Simon Corney suggesting players refund fans
2 December ~ When things aren't going well, football club owners tend to be a predictable bunch, as recent events have shown. QPR followed a well trodden path, first with an endorsement of the hapless Mark Hughes and then, apparently after thoroughly modern consultation by international phone call, packed him off. Chelsea's treatment of Roberto di Matteo had a John le Carré twist, as the Russia owner's henchmen did the deed in the dead of night. All of which makes the behaviour of Oldham Athletic's owner, Simon Corney, a little more refreshing.
Corney was one of three American-based British businessmen who bought the club out of administration in 2003. When his two partners stepped down for financial and personal reasons in 2010, he became chairman. With the club haemorrhaging money and no other significant investors consistently involved, he can hardly have seen their departure as a lucky break.
Since he became involved, with his partners and on his own, more traditional hire and fire approaches have been tried –depending how you count some of the temporary stays, nine managers have come and gone. Corney's new tactic is to publicly criticise the players. He will not be the first to take that route but few before can have called a club's playing squad "gutless tripe" as Corney did in the local paper after a recent defeat to Bury. Alleging the kind of misplaced complacency bred by 17th place in the league he suggested that the team should refund fans "from their own pockets".
Interestingly, he gave an insight into the way player contracts work at League One level when he said that the club had paid around £4,000 in appearance money for the Bury game. Corney has form for public criticism. His pithy summary of the 1-1 draw with Walsall in August was pretty accurate: "It is horrible to watch. There is no entertainment and no value and I don't blame the crowds for staying away. Why would you come and watch that?"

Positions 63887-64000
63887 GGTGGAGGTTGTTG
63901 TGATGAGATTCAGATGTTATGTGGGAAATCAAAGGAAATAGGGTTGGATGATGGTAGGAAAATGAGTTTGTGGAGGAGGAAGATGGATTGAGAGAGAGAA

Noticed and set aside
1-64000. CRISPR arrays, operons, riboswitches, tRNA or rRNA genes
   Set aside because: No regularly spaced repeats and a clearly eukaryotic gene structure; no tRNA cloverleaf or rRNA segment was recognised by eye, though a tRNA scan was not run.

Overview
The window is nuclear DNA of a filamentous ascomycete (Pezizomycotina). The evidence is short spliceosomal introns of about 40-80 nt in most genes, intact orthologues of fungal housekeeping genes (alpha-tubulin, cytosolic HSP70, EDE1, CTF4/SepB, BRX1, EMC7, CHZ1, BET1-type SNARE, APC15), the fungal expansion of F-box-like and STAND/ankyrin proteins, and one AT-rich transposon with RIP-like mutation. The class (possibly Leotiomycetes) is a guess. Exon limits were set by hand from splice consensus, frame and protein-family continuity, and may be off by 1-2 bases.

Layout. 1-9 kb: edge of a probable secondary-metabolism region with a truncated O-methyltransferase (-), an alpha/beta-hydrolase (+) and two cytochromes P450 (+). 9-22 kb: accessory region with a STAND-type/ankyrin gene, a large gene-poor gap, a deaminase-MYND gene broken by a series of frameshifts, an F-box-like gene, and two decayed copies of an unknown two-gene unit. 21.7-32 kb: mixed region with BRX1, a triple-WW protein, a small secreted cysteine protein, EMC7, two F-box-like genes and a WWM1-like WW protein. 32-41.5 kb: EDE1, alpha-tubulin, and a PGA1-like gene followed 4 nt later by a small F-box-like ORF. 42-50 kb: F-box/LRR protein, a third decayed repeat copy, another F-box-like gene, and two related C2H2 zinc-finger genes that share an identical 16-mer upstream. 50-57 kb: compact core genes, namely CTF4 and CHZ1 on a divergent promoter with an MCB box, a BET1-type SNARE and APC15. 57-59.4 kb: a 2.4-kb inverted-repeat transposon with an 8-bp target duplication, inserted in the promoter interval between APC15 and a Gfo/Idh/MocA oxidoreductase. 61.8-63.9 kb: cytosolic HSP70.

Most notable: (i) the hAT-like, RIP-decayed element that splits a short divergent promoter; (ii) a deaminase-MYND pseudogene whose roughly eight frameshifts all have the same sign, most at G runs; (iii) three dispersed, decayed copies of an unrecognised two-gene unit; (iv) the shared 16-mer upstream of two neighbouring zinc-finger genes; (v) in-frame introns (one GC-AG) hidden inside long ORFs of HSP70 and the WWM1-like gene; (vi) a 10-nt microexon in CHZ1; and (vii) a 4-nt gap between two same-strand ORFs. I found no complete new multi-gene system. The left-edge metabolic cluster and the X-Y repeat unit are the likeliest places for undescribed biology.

Predictably, his comments have brought a mixed response from fans, with many contributors to message boards welcoming what one described as "refreshing honesty". Almost as predictable have been the "responses" from players and the manager Paul Dickov. Their expressions of shock and disappointment, both at the chairman's comments and the team's performances, offered no real insight. Denials of any rift between manager and chairman were accompanied in the local paper by an unfortunate picture of the grinning pair at a fans' forum.
A common thread in all of the comments is that because Corney funds the club he has the right publicly to express his views as forcibly as he wishes. But that argument sounds suspiciously like the one used to justify outrageous and unacceptable comments from fans: they pay their admission and therefore have the right to shout what they want at players. There's no doubt that Corney deserves the thanks of all Oldham supporters for keeping the club alive when all rational advice must be telling him to sell up and get out. But, however entertaining his outburst might be, and however much it helps to create a fellow feeling with some fans, it's not obvious to me how it helps us to climb the league table. That's what I want to hear from the club chairman. Brian Simpson